Christiane speaks with Gen. Salim Idriss, the Chief of Staff for the Free Syrian Army.
A new video provided by the United Nations shows monitors negotiating the release of prisoners, meeting with opposition forces, and paving way for the Syrian Red Crescent. Hopeful, albeit small, signs from Syria.
By Lucky Gold
Italy’s Foreign Minister, Guilio Terzi, fresh off the NATO summit in Chicago, was Tuesday’s guest on Amanpour.
And he suggested, for the first time, that NATO’s patience in Syria is finite and that a clock is ticking for the ceasefire: “I don’t know when the negotiations would be arrived at,” he said, “But over the next four or five weeks that would be possible. At least starting in that direction.”
This was an unexpected statement, as many believe the Annan Plan is now in place indefinitely, since it appears to be the only alternative.
Minister Terzi disagreed: “As Kofi Annan said in the Security Council, the plan is not open-ended. The plan must be given a certain time to work and be fully supported, and that is what we are doing. But there is also follow-up. If the Syrian regime continues in this behavior, we have to measure and follow-up.”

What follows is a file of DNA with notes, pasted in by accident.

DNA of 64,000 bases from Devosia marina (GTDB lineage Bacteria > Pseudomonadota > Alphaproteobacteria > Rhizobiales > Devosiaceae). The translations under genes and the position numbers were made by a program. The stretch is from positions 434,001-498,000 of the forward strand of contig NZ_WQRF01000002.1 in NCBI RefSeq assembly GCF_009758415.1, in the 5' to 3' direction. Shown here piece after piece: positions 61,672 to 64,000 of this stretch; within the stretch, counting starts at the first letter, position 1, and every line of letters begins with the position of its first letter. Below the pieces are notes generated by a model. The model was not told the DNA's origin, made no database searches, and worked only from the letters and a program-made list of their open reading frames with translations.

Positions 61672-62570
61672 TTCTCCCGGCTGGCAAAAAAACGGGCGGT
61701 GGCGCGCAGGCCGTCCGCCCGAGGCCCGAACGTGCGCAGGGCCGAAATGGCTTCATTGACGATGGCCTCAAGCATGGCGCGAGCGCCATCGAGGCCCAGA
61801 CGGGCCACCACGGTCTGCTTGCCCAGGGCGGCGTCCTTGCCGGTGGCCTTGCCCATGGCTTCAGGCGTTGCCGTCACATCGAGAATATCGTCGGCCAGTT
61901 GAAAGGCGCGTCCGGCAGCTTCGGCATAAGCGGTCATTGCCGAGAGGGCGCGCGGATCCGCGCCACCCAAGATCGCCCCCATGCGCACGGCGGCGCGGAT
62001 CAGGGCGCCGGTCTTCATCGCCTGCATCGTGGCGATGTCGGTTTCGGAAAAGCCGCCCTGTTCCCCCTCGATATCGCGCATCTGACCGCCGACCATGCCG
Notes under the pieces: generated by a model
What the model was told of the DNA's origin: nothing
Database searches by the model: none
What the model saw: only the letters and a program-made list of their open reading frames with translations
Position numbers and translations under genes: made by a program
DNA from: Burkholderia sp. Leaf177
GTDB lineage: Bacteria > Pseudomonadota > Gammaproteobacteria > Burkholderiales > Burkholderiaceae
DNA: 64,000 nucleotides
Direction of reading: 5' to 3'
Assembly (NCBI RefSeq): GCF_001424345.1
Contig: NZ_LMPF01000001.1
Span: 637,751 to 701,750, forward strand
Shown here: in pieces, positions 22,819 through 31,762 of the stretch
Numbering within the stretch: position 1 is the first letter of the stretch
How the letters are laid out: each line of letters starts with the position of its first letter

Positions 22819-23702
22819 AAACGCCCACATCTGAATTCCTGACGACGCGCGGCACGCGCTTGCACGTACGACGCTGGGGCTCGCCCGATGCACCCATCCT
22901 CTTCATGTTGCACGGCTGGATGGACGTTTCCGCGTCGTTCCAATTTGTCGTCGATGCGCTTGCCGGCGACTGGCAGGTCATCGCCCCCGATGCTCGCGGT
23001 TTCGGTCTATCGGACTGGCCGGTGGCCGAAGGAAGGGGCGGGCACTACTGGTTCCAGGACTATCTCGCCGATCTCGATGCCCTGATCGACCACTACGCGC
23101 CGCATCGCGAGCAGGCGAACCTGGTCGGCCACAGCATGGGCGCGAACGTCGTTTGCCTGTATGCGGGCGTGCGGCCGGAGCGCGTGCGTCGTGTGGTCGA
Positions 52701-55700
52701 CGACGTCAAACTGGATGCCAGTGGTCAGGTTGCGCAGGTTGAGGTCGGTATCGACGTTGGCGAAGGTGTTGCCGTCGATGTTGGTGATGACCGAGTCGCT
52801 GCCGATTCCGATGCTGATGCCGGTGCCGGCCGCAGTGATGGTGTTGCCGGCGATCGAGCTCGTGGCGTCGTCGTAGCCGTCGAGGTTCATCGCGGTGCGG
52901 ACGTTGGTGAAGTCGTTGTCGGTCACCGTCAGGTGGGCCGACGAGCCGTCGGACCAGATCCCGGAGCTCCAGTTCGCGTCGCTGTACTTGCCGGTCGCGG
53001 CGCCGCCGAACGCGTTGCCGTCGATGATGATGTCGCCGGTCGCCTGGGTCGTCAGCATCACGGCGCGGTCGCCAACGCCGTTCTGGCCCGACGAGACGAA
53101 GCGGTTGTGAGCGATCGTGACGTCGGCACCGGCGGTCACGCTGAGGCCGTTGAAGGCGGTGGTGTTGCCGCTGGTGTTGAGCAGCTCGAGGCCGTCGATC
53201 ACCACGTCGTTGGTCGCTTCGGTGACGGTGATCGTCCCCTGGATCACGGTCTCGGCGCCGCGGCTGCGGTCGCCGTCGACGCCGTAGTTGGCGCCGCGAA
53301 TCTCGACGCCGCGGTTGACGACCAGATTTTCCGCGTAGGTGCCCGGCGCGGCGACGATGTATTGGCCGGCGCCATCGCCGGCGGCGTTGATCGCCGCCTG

Part 1: Afghanistan, good enough? Christiane examines if the U.S. is operating under a motto of 'good enough' in Afghanistan. Part 2: Barroso: Greece has received plenty The president of the European Commission, Jose Manuel Barroso, says Greece has received plenty of assistance. Part 3: Taliban in Afghan classrooms CNN's Nick Paton Walsh reports on the Taliban's efforts to take control of rural schools in Afghanistan.
Christiane Amanpour examines if the U.S. is operating under a motto of 'good enough' in Afghanistan.
The president of the European Commission, Jose Manuel Barroso, says Greece has received plenty of assistance.
CNN's Nick Paton Walsh reports on the Taliban's efforts to take control of rural schools in Afghanistan.
Episode #24 : Monday, May 22, 2012
U.S. Ambassador to Afghanistan Ryan Crocker will step down from his post this summer. On May 2, he told Christiane Amanpour that "the one thing that can really defeat us [in Afghanistan] is ourselves."
"If we decide we're tired," he said, "then we can lose this."